Under Secretary Hughes noted that NSLI intensive language study scholarships provided by the Department of State for U.S. undergraduate and graduate students "show America's respect for other cultures, a cornerstone of our public diplomacy efforts, while demonstrating our commitment to building language skills for our citizens."
The increases reported in Open Doors 2007 reflect a growing interest in non-traditional destinations - students going to Asia (up 26%), Latin America (up 14%), Africa (up 19%) and the Middle East (up 31%) -- and a wider range of study abroad opportunities in addition to the extremely valuable semester and academic year programs. Semester study now attracts 37% of those students studying abroad, while slightly more than half (52%) of U.S. students elect short-term programs (including summer, January term and any program of less than 8 weeks) and only 5.5% spend a full academic or calendar year abroad. While brief sojourns and short-term programs expand the numbers of Americans studying abroad, longer programs abroad provide better opportunities for language acquisition and deeper immersion in the culture.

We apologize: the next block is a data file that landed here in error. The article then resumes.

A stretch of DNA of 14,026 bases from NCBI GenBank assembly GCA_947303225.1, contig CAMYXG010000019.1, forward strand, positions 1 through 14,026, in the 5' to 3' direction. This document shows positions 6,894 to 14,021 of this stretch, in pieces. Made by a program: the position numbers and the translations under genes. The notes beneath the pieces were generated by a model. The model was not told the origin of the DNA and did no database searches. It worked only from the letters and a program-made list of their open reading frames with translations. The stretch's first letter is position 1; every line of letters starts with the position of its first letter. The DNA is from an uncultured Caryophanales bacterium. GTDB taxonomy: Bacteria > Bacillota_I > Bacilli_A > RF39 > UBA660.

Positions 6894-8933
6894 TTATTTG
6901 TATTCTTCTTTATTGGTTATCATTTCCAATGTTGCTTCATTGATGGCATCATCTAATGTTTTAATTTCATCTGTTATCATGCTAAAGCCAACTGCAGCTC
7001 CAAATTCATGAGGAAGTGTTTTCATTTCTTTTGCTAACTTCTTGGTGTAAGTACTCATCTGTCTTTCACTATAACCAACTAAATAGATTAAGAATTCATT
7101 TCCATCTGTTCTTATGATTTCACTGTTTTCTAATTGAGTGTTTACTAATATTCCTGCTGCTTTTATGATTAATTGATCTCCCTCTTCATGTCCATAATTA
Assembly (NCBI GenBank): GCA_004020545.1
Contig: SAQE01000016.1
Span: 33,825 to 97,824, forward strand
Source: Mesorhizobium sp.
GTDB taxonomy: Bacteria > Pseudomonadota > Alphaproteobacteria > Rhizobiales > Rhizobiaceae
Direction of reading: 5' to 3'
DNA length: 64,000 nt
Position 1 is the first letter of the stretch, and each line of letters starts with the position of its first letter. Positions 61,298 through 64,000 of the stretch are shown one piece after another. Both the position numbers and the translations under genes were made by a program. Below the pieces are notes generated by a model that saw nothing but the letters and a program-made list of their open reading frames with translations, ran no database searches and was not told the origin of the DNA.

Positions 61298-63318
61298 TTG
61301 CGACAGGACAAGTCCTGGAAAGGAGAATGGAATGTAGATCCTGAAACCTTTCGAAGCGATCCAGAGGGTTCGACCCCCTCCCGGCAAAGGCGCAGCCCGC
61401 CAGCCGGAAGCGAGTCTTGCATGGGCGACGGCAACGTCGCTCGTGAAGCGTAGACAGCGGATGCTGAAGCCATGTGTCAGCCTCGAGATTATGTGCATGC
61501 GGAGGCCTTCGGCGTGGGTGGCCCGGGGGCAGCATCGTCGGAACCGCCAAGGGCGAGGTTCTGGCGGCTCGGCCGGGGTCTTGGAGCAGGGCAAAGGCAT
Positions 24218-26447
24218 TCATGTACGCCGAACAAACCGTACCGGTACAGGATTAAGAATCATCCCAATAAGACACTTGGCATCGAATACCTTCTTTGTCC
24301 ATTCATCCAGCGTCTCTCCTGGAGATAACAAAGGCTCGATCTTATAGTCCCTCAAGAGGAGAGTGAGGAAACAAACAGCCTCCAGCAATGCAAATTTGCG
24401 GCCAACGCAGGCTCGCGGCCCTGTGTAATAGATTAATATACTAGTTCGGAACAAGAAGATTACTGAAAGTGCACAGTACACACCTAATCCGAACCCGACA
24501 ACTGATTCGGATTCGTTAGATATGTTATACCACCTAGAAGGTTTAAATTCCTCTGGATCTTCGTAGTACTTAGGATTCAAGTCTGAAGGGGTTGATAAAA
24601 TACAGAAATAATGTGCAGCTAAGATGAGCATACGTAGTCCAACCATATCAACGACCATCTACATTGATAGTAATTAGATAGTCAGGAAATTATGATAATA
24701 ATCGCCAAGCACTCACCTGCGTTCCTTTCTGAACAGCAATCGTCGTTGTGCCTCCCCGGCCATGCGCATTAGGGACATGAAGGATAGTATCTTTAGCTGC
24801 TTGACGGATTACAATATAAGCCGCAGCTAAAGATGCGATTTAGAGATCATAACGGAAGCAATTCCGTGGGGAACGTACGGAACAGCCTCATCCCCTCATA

Latin America hosted 15% of all Americans studying abroad, Asia hosted 9%, Oceania (Australia, New Zealand and South Pacific Islands) hosted 6% and Africa 4%. While posting strong gains this year, only 1% studied in the Middle East, and study abroad to countries in North America remained 0.5 % of the total, although the figure does not include U.S. students enrolled for degree study in Canadian and other North American colleges and universities. Some 58% of all U.S. students who study abroad do so in Europe (130,274). This represents a smaller proportion of students than in prior years (down from 60% in 2004/05, and showing a gradual decline from 65% a decade ago). Most of the 20 leading destinations for study abroad listed in Open Doors 2007 saw increases in the number of American students studying in their countries, with only New Zealand showing a slight decrease. The U.K. was once again the leading destination, with a total of 32,109, practically unchanged from the previous year's total. Italy was the second most popular destination with 26,078 students, up 5% from the previous year, followed by #3 Spain (21,881, up 5%), #4 France (15,602, up 1.5%), #5 Australia (10,980, up 1.5%), #6 Mexico (10,022, up 8%), #7 China (8,830, up 38%), #8 Germany (6,858, up 5%), #9 Costa Rica (5,518, up 13%), #10 Ireland (5,499, up 8%), #11 Japan (4,411, up 8%), #12 Greece (3,227, up 32%), #13 Argentina (2,865, up 42%), #14 Czech Republic (2,846, up 14%), # 15 Austria (2,792, up 1%), #16 Chile (2,578, up 8%), #17 New Zealand (2,542, down 4%), #18 South Africa (2,512, up 9%), #19 Brazil (2,328, up 17%) and #20 Ecuador (2,171, up 27%).